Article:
By Matt Hines
August 14, 2006
Core Security Technologies released an update to its penetration-testing automation software on Aug. 14, promising to help companies more effectively test their networks for potential security loopholes.
Dubbed Core Impact 6.0, the product boasts a completely retrenched applications framework that the vendor claims will greatly improve the efficacy and ease of use of its tools.
The rebuild is centered on a new version of the software agent that carries out the penetration testing itself. Core says the agent is capable of recreating the most sophisticated attacks on the security landscape without actually altering or damaging the systems it is being run on.
One of the major steps forward in the release, according to Core executives, is the product's addition of penetration testing for so-called client-side applications, such as Web browsers, spreadsheets and multimedia players, which have become the focal point for many emerging IT security attacks.
"There have been a number of high-profile incidents such as the MySpace compromise that have targeted client-side weaknesses to deliver their payloads, and attackers are only going to increase their focus on these types of threats because the vulnerabilities are so easy to exploit," said Max Caceres, director of product management at Core, in Boston.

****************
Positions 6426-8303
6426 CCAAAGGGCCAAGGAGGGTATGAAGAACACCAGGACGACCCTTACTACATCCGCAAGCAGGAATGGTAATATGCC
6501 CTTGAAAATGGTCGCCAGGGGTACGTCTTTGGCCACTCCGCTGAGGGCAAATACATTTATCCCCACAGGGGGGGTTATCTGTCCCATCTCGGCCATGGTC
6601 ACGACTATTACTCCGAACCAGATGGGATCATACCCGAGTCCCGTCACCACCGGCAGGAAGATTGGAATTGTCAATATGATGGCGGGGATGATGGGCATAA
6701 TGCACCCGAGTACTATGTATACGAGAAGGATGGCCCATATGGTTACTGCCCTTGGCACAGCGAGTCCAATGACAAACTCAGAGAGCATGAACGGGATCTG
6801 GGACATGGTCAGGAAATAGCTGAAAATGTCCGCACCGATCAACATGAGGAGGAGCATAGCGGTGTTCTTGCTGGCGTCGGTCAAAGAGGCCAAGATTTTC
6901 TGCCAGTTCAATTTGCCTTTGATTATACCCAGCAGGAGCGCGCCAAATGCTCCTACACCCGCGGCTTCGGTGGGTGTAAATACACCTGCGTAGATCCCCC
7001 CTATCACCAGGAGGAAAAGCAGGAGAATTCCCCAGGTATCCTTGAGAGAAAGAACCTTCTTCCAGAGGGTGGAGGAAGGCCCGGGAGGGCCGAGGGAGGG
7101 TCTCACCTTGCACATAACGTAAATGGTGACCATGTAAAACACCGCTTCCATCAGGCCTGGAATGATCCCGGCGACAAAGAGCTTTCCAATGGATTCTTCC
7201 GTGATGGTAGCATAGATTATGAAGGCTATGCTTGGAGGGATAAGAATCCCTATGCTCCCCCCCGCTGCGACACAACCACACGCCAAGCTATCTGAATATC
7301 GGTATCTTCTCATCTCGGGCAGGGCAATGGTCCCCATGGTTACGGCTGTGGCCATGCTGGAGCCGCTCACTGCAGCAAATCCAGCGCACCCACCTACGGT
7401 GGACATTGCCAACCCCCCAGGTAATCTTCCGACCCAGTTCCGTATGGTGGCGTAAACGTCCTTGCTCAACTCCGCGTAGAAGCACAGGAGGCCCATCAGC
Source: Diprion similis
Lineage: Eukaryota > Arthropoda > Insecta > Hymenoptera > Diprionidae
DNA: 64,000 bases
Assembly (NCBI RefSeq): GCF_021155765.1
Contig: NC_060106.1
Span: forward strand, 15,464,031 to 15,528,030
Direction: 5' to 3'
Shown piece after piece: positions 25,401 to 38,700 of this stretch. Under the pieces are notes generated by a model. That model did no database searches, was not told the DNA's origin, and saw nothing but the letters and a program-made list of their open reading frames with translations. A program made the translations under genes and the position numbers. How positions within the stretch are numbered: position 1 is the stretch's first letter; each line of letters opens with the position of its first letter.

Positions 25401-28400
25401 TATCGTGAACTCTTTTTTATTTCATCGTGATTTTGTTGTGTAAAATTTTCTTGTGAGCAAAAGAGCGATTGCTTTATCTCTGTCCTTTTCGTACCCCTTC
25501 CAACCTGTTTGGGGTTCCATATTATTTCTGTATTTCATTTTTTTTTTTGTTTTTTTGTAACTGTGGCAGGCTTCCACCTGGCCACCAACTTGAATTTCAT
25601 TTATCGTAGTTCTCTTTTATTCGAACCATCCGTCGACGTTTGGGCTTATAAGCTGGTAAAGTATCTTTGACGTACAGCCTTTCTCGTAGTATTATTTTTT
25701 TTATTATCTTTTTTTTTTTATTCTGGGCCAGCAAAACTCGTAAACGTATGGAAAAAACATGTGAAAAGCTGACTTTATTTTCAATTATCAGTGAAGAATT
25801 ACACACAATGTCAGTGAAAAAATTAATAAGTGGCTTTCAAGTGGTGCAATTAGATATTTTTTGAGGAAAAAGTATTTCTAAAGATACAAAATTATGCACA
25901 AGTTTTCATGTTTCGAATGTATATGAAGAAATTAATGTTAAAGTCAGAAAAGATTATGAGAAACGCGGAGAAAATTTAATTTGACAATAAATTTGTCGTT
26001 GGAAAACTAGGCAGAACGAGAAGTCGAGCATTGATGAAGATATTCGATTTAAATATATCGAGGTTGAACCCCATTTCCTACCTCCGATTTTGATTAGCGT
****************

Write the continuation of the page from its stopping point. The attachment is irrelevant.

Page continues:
"At the same time, the vulnerabilities in endpoint security tools are becoming harder to control, so there's a definite need for more penetration testing in general," Caceres said.
Other new features in the product include database tools for managing client-side information that will allow the product to store information related to the client-side aspects of a penetration test, including any involved contacts, e-mail addresses and host information.
Another addition is a revamped user interface with a new "generic" view that can be used to search the product's database and organize data about scans in user-created folders, which the company said would speed users' access to test results.
Core also added support for Apple Computer's Mac OS X operating system, as the platform is becoming more widely used in businesses, and also the subject of a larger number of emerging attacks.
Charles Kolodgy, an analyst with IDC, based in Framingham, Mass., said Core's approach remains unique as the market for penetration testing continues to mature, which could help Core Impact find a home with more customers. By having tools in-house with which to complete the work typically left to outside auditors, companies can ensure that the everyday changes they make to their networks don't result in serious vulnerabilities.
Another selling point that may appeal to users is the ability to test the status of other security technologies using Core Impact, according to the analyst.
"It seems like there's some interest among customers in automating some of these responsibilities," Kolodgy said. "The issue that people have is that when they're doing pen testing as a service, the expertise isn't with you all the time, but their environment is changing all the time with new devices and applications; having your own tool to do testing constantly, rather than waiting for audits, is an idea that some companies may adopt."